Stonemaster Stories, IX The Eternal brotherhood

Search
Go

Discussion Topic

Return to Forum List
This thread has been locked
Messages 1 - 20 of total 100 in this topic << First  |  < Previous  |  Show All  |  Next >  |  Last >>
Gramicci

Social climber
Ventura
Topic Author's Original Post - Apr 6, 2006 - 01:58am PT
The original Stonemaster Stories thread by John (Largo) Long started here:
http://www.supertopo.com/climbing/thread.html?topic_id=145850&f=0&b=0 (208)

JL: Anyone out there with old (before, say, 1975) Stonemaster stories, I'd love to hear them as I'm slowly trying to put something together. Hearing other perspectives might help trigger some long lost memories. The Stonemasters were always as much a frame of mind as anything else, but what folks remember--especially in terms of anecdotes, or what they thought the Stonemasters actually were, or stood for--might help give some little shape to what feels like a very amorphous subject.



Pat had posted these great shots of Largo so I will make sure he sees them. A few weeks back we were commenting on what a great place on El Cap that was.


The Man




The Mission







Ho Man, the Dude



Gramicci

Social climber
Ventura
Topic Author's Reply - Apr 6, 2006 - 01:58am PT
I thought I would share one of my favorite shots of Tobin Sorenson.






John Long had just done the first free ascent of Piasano overhang and we were all inching to give it a go. We had done a little research on the gloves and found the boxing variety was just a myth waiting to happen. A regular pair of leather work gloves with the fingers cut out gave the extra protection you needed when you had to throw your feet around putting all that weight on those rattler fist jams. The extra girth did help though and here Tobin added a few extra wraps of tape for good measure. Most of your effort was spent just trying to protect it and Tobin with his tenacious attitude got the furthest and almost pulled it off that day. It was a good day and a fond memory.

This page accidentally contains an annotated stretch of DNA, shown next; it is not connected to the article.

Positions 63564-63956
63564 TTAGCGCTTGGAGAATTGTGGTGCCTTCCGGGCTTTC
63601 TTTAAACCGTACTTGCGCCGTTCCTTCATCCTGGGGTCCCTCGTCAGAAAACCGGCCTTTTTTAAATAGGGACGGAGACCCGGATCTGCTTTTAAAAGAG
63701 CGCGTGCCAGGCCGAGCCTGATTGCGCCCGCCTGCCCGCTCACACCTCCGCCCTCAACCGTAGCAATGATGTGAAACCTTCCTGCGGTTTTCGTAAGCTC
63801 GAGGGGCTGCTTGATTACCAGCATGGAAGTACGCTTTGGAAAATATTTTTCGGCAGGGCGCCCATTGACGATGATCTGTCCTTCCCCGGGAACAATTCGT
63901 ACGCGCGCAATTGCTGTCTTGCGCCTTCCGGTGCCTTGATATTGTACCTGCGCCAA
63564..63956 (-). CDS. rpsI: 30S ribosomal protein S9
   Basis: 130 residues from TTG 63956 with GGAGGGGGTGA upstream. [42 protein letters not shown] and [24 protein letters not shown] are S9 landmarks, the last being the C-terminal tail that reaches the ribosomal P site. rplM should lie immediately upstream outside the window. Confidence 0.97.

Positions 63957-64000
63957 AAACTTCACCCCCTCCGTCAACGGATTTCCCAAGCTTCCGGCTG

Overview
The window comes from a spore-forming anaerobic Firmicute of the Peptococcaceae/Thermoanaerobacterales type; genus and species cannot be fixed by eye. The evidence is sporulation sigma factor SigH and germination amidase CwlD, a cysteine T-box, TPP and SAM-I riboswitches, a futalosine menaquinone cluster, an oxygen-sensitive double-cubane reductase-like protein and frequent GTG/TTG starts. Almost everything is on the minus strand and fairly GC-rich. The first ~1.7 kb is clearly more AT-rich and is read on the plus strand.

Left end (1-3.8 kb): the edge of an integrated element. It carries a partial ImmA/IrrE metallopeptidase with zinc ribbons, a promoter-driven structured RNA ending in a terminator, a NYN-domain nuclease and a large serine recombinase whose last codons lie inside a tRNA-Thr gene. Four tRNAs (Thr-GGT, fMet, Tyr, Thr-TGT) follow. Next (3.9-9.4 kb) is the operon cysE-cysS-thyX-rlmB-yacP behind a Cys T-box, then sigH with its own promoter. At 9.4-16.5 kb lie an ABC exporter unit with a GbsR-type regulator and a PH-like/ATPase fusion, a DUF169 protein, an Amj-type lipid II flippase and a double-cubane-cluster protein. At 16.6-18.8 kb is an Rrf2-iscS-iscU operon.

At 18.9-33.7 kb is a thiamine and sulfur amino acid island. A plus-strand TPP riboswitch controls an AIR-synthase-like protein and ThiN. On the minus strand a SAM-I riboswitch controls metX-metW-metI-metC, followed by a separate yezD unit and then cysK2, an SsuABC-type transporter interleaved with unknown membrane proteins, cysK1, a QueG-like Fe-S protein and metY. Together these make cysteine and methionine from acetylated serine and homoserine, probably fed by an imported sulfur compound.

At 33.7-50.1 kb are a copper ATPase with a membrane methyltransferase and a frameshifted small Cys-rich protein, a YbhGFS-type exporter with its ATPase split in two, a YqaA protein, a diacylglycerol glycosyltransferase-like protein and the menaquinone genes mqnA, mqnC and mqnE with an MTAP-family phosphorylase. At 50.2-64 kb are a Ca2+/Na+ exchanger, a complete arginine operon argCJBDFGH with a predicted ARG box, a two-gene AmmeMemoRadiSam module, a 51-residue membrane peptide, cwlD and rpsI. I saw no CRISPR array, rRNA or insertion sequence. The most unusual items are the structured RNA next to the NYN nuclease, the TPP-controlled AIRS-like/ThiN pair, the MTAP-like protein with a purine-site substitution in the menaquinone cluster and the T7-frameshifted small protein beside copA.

mastadon

Trad climber
Seattle
Apr 6, 2006 - 07:37am PT
That's a great shot Mike-he was quite a character. You've gotta wonder what he'd be doing if he were still around....
de eee

Mountain climber
Tustin
Apr 6, 2006 - 10:53am PT
Those gloves that JL used were slanderously referred to as "the bull whackers gloves." They (the gloves) lurked along the trail somewhere (or was it Humber?) for a while after the famous ascent.
Gramicci

Social climber
Ventura
Topic Author's Reply - Apr 6, 2006 - 11:24am PT
Don, my guess is the Middle East would be a different place. He was quite crafty in his bible smuggling.

As far as climbing he continuously surprised us day to day but Im pretty sure the Himalayas where on the list. He had told me after his trip to Peru and every thing he soloed down there he was surprised how comfortable he was with high altitude.

Dave, funny about the gloves never heard that. He should have hung them on a hook up at the overhang the next to the spurs.
guyman

Trad climber
Moorpark, CA.
Apr 6, 2006 - 02:08pm PT
Nice shot..Gawd we were all so young - back in the day.
rmuir

Social climber
the Time Before the Rocks Cooled.
Apr 6, 2006 - 03:02pm PT
In Part 8, we were discussing the poaching and chopping of routes...